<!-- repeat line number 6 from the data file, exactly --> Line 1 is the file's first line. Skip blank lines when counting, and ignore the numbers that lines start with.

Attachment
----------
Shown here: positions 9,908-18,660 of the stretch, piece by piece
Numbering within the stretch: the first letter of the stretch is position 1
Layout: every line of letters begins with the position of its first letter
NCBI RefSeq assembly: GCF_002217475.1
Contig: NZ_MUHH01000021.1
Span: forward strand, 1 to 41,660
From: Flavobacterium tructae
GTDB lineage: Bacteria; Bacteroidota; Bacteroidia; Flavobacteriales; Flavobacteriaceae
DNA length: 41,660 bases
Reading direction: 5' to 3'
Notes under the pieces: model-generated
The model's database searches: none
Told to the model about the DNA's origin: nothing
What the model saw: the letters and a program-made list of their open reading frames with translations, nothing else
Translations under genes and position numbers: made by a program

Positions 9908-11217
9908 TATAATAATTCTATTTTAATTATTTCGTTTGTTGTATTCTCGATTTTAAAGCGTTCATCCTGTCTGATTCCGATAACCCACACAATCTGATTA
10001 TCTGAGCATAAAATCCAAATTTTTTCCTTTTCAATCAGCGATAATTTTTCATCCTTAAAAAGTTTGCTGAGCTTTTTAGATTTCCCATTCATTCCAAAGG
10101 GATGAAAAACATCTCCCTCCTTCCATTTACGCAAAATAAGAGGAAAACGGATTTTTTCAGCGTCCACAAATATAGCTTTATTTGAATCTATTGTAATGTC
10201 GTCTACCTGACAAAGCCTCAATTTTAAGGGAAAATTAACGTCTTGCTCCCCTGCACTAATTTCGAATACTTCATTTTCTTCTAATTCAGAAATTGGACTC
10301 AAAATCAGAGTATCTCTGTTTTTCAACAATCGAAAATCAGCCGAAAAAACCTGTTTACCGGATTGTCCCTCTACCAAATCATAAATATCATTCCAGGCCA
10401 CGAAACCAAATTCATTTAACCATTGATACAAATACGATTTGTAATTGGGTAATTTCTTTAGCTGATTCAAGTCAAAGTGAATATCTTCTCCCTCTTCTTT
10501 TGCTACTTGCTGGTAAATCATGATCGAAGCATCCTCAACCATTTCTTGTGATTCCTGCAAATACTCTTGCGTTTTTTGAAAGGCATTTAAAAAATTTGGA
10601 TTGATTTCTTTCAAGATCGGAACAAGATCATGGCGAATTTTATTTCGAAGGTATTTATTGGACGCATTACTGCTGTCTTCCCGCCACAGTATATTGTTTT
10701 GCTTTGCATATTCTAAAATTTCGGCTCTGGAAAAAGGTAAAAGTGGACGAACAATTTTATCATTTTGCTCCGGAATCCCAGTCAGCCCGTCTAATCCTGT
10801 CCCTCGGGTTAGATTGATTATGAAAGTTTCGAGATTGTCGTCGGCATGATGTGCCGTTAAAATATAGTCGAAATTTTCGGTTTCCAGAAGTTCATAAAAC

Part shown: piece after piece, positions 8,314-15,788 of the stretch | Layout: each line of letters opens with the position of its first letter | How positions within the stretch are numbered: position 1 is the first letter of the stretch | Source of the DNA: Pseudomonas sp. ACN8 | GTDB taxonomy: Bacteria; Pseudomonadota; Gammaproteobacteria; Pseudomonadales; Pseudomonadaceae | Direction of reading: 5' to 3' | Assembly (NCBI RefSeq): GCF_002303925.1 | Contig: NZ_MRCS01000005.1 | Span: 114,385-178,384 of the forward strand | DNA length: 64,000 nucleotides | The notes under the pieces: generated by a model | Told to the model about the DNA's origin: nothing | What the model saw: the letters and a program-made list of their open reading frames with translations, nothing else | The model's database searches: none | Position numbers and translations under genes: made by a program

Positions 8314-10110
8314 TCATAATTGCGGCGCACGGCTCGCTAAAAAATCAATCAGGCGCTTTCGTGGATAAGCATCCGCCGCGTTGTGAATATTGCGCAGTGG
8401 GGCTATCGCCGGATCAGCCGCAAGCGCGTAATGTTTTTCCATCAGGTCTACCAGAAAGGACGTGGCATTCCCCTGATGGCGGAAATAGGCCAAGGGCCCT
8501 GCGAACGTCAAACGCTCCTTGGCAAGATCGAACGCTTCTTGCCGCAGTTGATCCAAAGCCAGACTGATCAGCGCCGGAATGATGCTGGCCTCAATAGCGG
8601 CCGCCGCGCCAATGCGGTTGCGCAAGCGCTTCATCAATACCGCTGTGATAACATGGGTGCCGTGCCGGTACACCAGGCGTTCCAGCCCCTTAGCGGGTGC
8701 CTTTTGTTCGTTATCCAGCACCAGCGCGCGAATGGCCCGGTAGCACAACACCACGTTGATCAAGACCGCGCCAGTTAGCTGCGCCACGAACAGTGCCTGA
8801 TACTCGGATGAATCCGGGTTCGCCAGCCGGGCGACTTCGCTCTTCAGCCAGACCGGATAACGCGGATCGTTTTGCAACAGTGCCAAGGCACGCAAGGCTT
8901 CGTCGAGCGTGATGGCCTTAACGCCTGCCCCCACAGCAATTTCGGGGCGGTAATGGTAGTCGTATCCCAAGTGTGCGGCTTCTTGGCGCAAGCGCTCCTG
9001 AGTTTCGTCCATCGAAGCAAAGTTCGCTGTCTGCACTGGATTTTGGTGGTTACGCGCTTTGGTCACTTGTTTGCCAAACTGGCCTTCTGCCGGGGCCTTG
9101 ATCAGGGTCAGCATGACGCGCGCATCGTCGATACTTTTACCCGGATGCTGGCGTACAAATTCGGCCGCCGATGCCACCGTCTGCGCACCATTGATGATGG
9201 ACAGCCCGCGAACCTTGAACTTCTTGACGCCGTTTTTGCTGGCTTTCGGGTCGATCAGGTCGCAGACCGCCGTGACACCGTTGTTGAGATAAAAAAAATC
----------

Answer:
Span: forward strand, 1 to 41,660